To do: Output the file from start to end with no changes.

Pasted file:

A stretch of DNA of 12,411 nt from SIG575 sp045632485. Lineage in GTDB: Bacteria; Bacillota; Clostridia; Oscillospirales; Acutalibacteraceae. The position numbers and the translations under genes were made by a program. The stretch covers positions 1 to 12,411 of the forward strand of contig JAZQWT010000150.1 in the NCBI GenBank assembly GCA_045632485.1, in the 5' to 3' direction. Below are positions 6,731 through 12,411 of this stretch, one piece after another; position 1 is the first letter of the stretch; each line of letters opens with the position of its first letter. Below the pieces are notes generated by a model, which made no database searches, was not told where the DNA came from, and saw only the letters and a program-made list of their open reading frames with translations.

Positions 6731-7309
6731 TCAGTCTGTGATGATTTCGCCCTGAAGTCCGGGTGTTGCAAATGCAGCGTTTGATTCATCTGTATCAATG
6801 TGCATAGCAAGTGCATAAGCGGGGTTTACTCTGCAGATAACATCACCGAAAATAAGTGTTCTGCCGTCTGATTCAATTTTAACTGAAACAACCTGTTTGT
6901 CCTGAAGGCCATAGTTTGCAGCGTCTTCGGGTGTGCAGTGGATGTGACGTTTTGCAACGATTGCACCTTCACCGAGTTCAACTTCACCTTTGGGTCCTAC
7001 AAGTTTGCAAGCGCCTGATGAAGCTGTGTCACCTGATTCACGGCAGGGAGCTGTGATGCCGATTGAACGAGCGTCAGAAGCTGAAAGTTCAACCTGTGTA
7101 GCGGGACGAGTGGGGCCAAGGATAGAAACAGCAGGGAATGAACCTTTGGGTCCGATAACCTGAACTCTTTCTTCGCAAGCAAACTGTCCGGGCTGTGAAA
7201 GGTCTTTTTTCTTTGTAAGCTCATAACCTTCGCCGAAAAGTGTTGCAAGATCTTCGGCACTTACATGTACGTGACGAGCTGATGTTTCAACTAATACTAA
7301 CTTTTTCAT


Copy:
A stretch of DNA of 12,411 nt from SIG575 sp045632485. Lineage in GTDB: Bacteria; Bacillota; Clostridia; Oscillospirales; Acutalibacteraceae. The position numbers and the translations under genes were made by a program. The stretch covers positions 1 to 12,411 of the forward strand of contig JAZQWT010000150.1 in the NCBI GenBank assembly GCA_045632485.1, in the 5' to 3' direction. Below are positions 6,731 through 12,411 of this stretch, one piece after another; position 1 is the first letter of the stretch; each line of letters opens with the position of its first letter. Below the pieces are notes generated by a model, which made no database searches, was not told where the DNA came from, and saw only the letters and a program-made list of their open reading frames with translations.

Positions 6731-7309
6731 TCAGTCTGTGATGATTTCGCCCTGAAGTCCGGGTGTTGCAAATGCAGCGTTTGATTCATCTGTATCAATG
6801 TGCATAGCAAGTGCATAAGCGGGGTTTACTCTGCAGATAACATCACCGAAAATAAGTGTTCTGCCGTCTGATTCAATTTTAACTGAAACAACCTGTTTGT
6901 CCTGAAGGCCATAGTTTGCAGCGTCTTCGGGTGTGCAGTGGATGTGACGTTTTGCAACGATTGCACCTTCACCGAGTTCAACTTCACCTTTGGGTCCTAC
7001 AAGTTTGCAAGCGCCTGATGAAGCTGTGTCACCTGATTCACGGCAGGGAGCTGTGATGCCGATTGAACGAGCGTCAGAAGCTGAAAGTTCAACCTGTGTA
7101 GCGGGACGAGTGGGGCCAAGGATAGAAACAGCAGGGAATGAACCTTTGGGTCCGATAACCTGAACTCTTTCTTCGCAAGCAAACTGTCCGGGCTGTGAAA
7201 GGTCTTTTTTCTTTGTAAGCTCATAACCTTCGCCGAAAAGTGTTGCAAGATCTTCGGCACTTACATGTACGTGACGAGCTGATGTTTCAACTAATACTAA
7301 CTTTTTCAT